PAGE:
A study of outpatient mental health treatment using standardized testing instruments to measure functional impairment shows fairly rapid reduction in worker impairment.
The study appears in the August issue of Employee Benefit Plan Review.
Edward Jones, Ph.D., vice president and chief clinical officer of PacifiCare Behavioral Health in Santa Ana, Calif., and an author of the article, told Psychiatric News that results of the study should demonstrate to employers the value of paying for mental health treatment—a message that APA has been conveying to business through an initiative established in 1999.
"Employers have not historically been presented with these kind of data," he said. "That’s the problem with health care services in general. We get double-digit increases in premiums, but employers don’t get good information on the value of what they are paying for. We argue that if we can begin to produce information like this, [insurance] purchasers will be able to move to value-based purchasing. In behavioral health, purchasing is too often based on price."
In the study, more than 19,000 patients in outpatient treatment with PacifiCare clinicians were evaluated using an abbreviated, 30-item version of the Outcomes Questionnaire (OQ 45, normally a 45-item instrument).
"We wanted to use well-tested standardized instruments, but we wanted them to be easy to use in a routine outpatient setting," Jones said. "Basically, the process was one of working with our network of practitioners to administer the patient self-report questionnaire at set intervals in treatment, usually prior to the first visit and every five sessions thereafter."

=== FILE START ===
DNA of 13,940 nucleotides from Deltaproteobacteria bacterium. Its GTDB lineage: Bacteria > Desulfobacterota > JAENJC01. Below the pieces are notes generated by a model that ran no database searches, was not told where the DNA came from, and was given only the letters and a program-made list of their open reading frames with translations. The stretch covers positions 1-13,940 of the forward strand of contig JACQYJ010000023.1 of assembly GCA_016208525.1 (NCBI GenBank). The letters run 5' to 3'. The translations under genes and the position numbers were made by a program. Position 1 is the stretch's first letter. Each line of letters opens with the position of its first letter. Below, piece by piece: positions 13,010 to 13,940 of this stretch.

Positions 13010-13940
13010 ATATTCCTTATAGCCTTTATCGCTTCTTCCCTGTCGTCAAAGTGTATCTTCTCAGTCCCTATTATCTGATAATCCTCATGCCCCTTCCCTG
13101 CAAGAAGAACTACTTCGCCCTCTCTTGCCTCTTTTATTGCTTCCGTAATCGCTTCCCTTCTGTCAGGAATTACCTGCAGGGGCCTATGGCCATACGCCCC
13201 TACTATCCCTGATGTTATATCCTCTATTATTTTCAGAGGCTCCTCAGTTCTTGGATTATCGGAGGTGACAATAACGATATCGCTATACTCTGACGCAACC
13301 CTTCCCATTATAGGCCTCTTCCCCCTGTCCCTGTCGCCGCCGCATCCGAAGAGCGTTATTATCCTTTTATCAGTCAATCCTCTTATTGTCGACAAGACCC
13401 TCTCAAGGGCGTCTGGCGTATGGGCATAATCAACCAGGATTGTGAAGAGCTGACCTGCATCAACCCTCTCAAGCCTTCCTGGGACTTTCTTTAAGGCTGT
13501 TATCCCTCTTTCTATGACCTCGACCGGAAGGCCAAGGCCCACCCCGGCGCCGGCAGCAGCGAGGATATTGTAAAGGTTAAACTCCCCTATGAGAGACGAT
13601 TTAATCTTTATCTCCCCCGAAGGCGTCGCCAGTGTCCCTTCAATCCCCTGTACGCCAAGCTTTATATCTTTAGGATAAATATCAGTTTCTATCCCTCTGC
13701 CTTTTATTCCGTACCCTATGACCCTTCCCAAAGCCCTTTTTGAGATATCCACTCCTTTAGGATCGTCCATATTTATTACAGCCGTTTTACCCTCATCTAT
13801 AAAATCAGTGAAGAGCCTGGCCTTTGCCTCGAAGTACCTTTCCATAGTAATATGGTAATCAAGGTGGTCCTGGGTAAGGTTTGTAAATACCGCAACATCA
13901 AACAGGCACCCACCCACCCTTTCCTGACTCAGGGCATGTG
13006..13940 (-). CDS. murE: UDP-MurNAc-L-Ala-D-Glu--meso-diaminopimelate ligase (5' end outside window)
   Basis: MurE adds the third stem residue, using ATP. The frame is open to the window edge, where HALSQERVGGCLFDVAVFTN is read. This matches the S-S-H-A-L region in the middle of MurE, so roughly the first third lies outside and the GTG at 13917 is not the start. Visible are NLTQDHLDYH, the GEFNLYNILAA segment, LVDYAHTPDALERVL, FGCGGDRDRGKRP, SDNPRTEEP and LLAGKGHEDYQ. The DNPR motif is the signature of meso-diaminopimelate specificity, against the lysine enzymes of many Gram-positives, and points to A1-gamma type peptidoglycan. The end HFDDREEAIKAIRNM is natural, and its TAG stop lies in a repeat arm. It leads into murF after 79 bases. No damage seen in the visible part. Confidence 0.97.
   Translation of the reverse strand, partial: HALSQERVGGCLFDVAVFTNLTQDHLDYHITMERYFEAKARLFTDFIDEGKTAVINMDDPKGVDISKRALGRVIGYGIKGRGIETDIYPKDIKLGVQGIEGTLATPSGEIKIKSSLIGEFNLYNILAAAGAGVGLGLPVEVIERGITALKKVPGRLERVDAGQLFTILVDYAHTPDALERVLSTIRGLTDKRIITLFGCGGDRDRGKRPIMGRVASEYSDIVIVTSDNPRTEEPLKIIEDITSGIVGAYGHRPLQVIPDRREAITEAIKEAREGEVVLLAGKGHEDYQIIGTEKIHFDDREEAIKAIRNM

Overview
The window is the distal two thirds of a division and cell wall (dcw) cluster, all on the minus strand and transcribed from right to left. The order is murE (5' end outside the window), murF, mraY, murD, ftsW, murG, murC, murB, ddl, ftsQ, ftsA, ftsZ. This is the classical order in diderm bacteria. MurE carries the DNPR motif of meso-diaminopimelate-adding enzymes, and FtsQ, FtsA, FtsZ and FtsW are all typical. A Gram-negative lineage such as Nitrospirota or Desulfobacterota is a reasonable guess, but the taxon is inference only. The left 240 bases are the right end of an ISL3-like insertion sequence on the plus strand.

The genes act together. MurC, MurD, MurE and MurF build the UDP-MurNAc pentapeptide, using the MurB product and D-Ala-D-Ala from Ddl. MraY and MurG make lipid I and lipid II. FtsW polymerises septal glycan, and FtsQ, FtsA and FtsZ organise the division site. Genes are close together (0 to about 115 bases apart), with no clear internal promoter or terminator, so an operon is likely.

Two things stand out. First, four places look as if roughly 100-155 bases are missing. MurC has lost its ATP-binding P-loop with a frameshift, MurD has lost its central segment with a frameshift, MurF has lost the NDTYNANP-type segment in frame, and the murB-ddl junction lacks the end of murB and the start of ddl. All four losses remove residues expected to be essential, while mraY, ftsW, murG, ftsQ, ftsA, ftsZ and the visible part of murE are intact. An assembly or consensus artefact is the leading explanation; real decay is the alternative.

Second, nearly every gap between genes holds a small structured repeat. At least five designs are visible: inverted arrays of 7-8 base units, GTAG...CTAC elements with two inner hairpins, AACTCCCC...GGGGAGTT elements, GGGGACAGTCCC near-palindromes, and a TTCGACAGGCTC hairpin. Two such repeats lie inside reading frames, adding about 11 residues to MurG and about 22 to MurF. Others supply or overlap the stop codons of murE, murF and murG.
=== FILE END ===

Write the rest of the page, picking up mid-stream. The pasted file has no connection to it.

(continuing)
Data were collected over the four-year period from 1999 to 2002.
Jones said that five of the items on the 30-item questionnaire measured work impairment.
"What we were able to identify is that as people begin outpatient treatment, 31 percent met criteria for being work impaired," he said. "We were surprised at how high that figure was. But the good news is that with behavioral health treatment, people very quickly begin to respond and show a reduction in their problems of everyday functioning."
After nine weeks of treatment, the group of employees reporting work impairment was reduced to 15 percent, Jones reported.
"However, after five months of treatment, you still have 13 percent showing work impairment," Jones told Psychiatric News. "That is consistent with the idea that there are people who have more severe problems and require ongoing treatment and monitoring."
The June 18 Journal of the American Medical Association thatfocused on depression showed that much of the cost of depression to employers was in lost productivity, not absenteeism, Jones noted.
"When you get at work savings, typically people want to see something solid like lost days at work," he said. "But what you really need are clinical data on [reducing] work impairment."
Underscoring the importance of value-based outcomes research, Jones and colleagues referred in their study to a February 2002 article by psychiatrists Lloyd Sederer, M.D., and Norman Clemens, M.D., in APA’s Journal of Psychiatric Services titled "The Business Case for High-Quality Mental Health Care." At the time Sederer was director of APA’s Division of Clinical Services, and Clemens was chair of APA’s Committee on APA/Business Relations.
In that article, Sederer and Clemens wrote: "Demonstrating the medical and social benefits of psychiatric care is a compelling argument, but it is not sufficient. We must also show that a dollar spent on mental health care returns more than that dollar to the purchaser of care—the employer. . . .When we can consistently show that high-quality mental health care results in clinical improvement, enhanced social and occupational functioning, and increased corporate profits, we will have the power to persuade those who have so much control over the services that our patients need. ▪